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“If you are involved in an accident and the insurer looks into your history and sees you’ve been on a speeding course they could say ‘You didn’t tell us about this, you’re not covered’.” He added: “The police don’t want people to know this because they make a lot of money out of the courses.” The Telegraph can confirm that two companies set up with close links to the now-defunct Association of Chief Police Officers are now entwined with the organisation’s successor, the National Police Chiefs Council (NPCC).An NPCC spokesman said Suzette Davenport, the chief constable of Gloucestershire Police, sits on the board of the National Driver Offender Retraining Scheme (NDORS), which registered a £44 million turnover last year for providing safety awareness courses.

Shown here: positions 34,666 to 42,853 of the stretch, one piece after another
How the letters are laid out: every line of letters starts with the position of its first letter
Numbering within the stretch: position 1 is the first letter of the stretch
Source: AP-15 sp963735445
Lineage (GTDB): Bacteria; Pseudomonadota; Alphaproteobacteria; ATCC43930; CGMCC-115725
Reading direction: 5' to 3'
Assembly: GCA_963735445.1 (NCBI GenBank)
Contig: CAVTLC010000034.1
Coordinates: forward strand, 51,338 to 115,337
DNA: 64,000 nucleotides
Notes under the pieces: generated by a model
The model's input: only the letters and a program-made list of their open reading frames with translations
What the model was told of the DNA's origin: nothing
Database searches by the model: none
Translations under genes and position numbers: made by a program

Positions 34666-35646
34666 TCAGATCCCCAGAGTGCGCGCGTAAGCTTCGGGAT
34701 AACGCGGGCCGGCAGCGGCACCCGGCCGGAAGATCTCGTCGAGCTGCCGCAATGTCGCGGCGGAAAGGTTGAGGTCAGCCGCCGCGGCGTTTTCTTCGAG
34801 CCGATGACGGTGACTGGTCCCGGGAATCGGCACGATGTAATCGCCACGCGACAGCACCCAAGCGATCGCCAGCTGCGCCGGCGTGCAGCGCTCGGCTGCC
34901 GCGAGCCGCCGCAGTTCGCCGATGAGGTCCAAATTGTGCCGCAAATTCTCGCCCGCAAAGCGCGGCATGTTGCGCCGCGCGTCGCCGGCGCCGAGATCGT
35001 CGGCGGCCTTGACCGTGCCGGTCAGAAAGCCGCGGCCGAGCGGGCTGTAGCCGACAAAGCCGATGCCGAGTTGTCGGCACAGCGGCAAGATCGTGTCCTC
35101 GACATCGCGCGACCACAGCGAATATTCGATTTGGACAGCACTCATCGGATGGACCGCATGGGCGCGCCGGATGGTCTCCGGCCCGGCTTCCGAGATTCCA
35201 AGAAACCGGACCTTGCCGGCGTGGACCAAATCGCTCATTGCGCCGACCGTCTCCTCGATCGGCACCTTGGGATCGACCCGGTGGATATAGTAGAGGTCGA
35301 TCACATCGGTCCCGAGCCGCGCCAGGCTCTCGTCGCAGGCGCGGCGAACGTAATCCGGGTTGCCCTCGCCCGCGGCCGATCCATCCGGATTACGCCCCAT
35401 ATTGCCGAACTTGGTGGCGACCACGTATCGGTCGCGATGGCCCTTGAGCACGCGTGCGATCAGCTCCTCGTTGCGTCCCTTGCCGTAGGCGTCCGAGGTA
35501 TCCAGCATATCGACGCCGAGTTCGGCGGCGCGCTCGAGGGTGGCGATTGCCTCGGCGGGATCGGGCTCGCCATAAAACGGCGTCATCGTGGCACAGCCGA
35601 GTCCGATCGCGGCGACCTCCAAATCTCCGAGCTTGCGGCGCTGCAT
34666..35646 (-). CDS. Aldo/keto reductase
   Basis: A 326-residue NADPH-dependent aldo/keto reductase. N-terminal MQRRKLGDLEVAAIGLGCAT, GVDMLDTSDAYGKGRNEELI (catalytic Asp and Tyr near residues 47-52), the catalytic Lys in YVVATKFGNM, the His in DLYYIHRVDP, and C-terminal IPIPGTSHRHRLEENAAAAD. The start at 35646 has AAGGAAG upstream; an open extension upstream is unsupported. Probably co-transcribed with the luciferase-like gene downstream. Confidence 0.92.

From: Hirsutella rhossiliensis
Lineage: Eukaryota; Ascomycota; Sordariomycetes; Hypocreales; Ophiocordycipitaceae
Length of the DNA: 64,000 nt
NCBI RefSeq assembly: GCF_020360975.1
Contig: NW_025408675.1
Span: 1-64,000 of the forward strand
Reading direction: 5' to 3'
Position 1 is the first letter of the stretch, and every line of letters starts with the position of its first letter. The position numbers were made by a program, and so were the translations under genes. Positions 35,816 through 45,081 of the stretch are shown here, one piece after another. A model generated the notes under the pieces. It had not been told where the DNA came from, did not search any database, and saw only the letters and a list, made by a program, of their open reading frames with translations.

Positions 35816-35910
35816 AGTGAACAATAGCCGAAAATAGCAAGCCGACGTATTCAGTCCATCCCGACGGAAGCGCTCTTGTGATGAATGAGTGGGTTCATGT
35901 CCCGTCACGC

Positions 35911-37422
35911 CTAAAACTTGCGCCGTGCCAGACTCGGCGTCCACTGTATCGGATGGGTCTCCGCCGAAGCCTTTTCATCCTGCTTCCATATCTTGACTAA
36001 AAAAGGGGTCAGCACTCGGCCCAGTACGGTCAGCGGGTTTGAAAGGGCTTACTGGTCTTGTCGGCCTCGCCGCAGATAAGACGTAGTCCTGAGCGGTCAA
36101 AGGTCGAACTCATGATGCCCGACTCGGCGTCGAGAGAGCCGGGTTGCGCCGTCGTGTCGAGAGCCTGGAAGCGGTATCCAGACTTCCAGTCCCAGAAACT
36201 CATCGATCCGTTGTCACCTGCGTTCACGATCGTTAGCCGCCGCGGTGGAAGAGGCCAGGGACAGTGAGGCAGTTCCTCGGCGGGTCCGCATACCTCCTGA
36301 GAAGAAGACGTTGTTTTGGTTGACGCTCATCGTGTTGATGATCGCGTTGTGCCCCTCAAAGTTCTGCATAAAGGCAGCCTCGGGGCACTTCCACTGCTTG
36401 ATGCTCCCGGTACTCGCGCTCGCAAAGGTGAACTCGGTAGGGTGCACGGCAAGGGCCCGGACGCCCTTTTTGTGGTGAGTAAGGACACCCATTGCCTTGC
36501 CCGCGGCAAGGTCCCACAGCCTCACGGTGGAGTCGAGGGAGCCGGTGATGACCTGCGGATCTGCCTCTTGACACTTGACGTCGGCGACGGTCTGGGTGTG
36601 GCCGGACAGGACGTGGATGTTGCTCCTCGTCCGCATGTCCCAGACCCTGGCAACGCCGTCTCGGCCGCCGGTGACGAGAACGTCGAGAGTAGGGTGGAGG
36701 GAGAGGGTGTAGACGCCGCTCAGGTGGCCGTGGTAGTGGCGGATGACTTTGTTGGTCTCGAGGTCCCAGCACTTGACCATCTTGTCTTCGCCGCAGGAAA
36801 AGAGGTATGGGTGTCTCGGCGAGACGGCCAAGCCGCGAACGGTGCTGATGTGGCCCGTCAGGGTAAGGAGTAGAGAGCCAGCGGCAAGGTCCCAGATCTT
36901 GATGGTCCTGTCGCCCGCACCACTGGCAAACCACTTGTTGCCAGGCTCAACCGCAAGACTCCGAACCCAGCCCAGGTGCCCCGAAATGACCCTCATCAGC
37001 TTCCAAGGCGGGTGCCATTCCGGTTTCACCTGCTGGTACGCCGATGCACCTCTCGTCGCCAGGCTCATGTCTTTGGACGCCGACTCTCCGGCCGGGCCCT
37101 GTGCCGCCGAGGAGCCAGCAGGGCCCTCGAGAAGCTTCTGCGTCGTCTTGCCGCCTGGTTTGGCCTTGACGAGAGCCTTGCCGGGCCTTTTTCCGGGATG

The courses, which cost between £80 and £150, allow drivers to avoid penalty points on their licences.Shop French brands like Soft Grey and Taillissime or guest brands such as Ellos, Nike and Levi's.Buy and earn cashback rewards with these great offers.Ian Belchamber, a campaigner who runs an anti-speed camera campaign in Dorset, said: “The police’s actions are potentially resulting in people driving uninsured because they haven’t told motorists to tell their insurers about the speed awareness course.“I would make sure your insurer knows you’ve been on a course regardless of whether they specifically ask for that information.Idris Francis, another campaigner against speed cameras, said: “The whole system is incestuous because it’s jobs for police officers and retired police officers.” Tim Ryan, deputy chairman of the British Insurance Brokers' Association, has confirmed insurers are “perfectly entitled” to hike the premiums of drivers who have attended a course.

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